Knoxville (WVLT) - Some school board members offered their own changes, aimed at calming parents and students concerns.
But Volunteer TV's Gordon Boyd tells us that what the board approved, barely, is identical to the plan the acting superintendent "tweaked" late last week.
Think of it as extended grandfathering, aimed at keeping families, friendship ties and lines of learning intact.
But Wednesday night, dozens of folks affected, made clear, with their signs, with their voices, that you can't fix something they consider fundamentally flawed from the get-go.
Several have nicknamed the elementary and middle school students in rezoned neighborhoods: "The Targeted Ten Percent".
"You're splitting them up. Sending them to different schools. Moving them to places they really don''t want to be," says 13-year-old Nick Rose, who has been rezoned from Powell to Central.
"A supportive school community will have a viable mix of families that can support one another.
That's the kind of school community we had before re-zoning," says Tamara Shepherd, whose children are grandfathered, but still opposes plan.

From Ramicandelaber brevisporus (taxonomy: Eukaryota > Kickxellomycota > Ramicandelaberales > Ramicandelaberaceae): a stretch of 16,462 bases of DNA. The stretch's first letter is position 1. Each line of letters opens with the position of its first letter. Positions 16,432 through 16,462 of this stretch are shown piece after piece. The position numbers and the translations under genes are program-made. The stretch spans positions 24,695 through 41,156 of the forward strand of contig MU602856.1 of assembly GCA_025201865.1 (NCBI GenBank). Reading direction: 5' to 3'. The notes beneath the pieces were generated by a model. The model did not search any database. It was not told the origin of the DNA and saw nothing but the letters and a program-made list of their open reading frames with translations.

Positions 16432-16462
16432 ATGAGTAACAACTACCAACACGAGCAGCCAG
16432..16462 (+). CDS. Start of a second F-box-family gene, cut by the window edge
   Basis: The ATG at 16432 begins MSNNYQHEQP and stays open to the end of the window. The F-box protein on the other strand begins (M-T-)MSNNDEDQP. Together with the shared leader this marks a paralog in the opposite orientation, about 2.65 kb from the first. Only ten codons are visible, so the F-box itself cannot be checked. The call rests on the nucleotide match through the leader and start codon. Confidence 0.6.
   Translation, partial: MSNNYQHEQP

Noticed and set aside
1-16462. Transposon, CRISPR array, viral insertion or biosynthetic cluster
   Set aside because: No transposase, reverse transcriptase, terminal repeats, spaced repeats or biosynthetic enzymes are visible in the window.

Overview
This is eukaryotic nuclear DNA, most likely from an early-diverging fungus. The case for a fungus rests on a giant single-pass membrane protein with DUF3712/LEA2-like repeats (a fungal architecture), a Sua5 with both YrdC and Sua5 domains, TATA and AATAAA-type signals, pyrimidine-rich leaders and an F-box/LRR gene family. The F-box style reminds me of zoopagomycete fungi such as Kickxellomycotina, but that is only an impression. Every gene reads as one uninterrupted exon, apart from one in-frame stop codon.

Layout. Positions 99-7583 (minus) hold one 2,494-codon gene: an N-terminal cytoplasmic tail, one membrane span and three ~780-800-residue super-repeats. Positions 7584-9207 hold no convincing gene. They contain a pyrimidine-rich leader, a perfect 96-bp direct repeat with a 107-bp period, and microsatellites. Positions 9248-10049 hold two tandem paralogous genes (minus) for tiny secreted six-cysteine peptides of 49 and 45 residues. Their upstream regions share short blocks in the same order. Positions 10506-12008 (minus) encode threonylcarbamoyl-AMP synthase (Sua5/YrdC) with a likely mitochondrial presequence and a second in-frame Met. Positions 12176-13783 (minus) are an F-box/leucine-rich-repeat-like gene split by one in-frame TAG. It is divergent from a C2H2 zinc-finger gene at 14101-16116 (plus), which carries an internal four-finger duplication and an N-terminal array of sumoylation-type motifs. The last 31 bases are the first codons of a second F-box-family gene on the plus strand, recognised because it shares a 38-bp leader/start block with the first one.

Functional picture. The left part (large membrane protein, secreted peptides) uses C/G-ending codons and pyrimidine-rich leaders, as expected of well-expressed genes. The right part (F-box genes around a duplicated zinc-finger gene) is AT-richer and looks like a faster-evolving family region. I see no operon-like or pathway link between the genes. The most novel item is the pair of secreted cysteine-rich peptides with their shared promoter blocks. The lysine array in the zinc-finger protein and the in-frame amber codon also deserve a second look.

As approved, the rezoning would take affect when the new Hardin Valley High School opens in the fall of next year.
Student's who'd be juniors and seniors then, could finished where they started, rather than have to transfer.
Sophomores would have to transfer.
If you're a student rezoned to a high school other than Hardin Valley, you could finish where you started, sophomore or not.
That's the grandfathering.
If you opt for it, your younger brothers and sisters could go to that same old high school too, provided they'd be in the sixth grade, starting middle school, by fall, next year.
Some grandfathered families still don't like the plan.
Some welcome the rezoning, but they'd rather start there, than somewhere else, and then have to transfer.